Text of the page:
Skip to navigationSkip to content

The Doomsday Clock is closer to apocalypse than at any point in its history

An Australia sculpture depicts scenes of distress inspired by the country's catastrophic wildfires.
AP Photo/Rick Rycroft
An Australia sculpture depicts scenes of distress inspired by the country’s catastrophic wildfires.
Published Last updated This article is more than 2 years old.

This is an article from 2020. Read our most recent coverage of the Doomsday Clock: In 2022, the Doomsday Clock didn’t change for the second year running

Get ready for catastrophe. The Doomsday Clock has advanced to 100 seconds before midnight, indicating humanity is closer to self-destruction than at any time since the clock’s creation.

Editors at the Bulletin of Atomic Scientists, the group that determines the symbolic clock’s movements, cited the existential dangers of nuclear war and climate change as initiating the historic decision.

This item is about the 2020 update to the Doomsday Clock. In 2021, the Doomsday Clock remained at 100 seconds to midnight.

The minute hand of the clock has moved only 24 times since its inception in 1945. Before today, the clock has never been closer to midnight than two minutes, which was the case in 1953, when the US and USSR began testing nuclear weapons, and again in 2018. In other words, the Bulletin sees the possibility of global catastrophe as more imminently dangerous to the world now than even the height of the Cold War.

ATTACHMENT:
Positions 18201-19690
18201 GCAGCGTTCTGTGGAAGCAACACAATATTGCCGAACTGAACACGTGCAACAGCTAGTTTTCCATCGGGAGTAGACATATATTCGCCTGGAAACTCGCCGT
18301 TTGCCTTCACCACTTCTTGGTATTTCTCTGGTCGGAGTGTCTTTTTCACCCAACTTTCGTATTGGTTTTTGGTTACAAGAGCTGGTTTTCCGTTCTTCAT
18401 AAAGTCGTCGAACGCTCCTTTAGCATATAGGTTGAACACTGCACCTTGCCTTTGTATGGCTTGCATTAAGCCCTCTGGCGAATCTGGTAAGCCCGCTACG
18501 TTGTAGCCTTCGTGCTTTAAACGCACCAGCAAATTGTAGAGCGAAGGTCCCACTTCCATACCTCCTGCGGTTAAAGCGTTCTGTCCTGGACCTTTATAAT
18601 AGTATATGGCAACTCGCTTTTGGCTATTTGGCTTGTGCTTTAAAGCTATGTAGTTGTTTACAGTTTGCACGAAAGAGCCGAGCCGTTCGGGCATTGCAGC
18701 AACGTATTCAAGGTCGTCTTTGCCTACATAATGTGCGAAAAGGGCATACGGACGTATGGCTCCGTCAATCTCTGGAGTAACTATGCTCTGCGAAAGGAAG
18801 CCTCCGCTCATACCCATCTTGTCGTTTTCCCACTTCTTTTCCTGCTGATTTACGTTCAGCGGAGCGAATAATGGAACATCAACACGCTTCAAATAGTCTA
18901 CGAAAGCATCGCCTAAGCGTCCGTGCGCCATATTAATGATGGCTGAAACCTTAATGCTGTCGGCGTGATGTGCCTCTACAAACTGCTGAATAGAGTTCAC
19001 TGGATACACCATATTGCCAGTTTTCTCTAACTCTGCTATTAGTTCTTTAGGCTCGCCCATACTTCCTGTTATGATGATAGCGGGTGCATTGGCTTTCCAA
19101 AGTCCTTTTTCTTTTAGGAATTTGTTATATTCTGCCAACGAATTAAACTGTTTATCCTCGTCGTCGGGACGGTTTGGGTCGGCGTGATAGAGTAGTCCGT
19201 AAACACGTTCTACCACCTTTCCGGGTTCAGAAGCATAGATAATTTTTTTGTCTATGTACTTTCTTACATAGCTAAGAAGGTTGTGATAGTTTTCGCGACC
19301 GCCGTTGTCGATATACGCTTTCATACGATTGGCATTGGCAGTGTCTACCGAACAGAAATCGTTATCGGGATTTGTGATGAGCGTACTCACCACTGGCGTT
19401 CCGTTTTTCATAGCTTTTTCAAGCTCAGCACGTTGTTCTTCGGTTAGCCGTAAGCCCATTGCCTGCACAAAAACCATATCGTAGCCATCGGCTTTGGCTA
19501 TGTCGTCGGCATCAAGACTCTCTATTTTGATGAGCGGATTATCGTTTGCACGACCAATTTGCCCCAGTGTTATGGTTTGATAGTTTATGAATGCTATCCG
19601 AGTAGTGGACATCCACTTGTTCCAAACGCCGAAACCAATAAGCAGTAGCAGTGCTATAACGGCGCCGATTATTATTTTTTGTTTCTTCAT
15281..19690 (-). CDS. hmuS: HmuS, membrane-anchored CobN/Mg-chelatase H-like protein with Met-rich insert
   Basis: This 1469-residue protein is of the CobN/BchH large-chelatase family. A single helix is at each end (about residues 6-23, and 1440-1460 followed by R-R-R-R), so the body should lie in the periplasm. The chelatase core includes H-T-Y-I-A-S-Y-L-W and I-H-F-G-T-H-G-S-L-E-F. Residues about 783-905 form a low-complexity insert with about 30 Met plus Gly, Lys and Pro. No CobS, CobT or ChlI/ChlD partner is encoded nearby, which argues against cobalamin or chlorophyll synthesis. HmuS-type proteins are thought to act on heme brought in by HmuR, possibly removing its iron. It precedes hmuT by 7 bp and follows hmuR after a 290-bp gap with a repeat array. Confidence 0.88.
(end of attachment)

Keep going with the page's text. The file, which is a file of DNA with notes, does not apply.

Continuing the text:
In their announcement today, the scientists who promote the clock outlined their concerns: “Civilization-ending nuclear war—whether started by design, blunder, or simple miscommunication—is a genuine possibility. Climate change that could devastate the planet is undeniably happening. And for a variety of reasons that include a corrupted and manipulated media environment, democratic governments and other institutions that should be working to address these threats have failed to rise to the challenge.”

Early in its life, the clock’s movements towards midnight were driven primarily by nuclear threats like the Cold War and weapons testing by individual nations. Indeed, the clock itself was created in the ’40s by scientists who had worked on the Manhattan Project, developing the first atomic weapons.

While the group still considers nuclear threats in its clock setting, climate change has been taken into account since 2007. Climate has been mentioned as a catastrophe-contributing factor in each of the eight clock adjustments since.

📬 Kick off each morning with coffee and the Daily Brief (BYO coffee).

By providing your email, you agree to the Quartz Privacy Policy.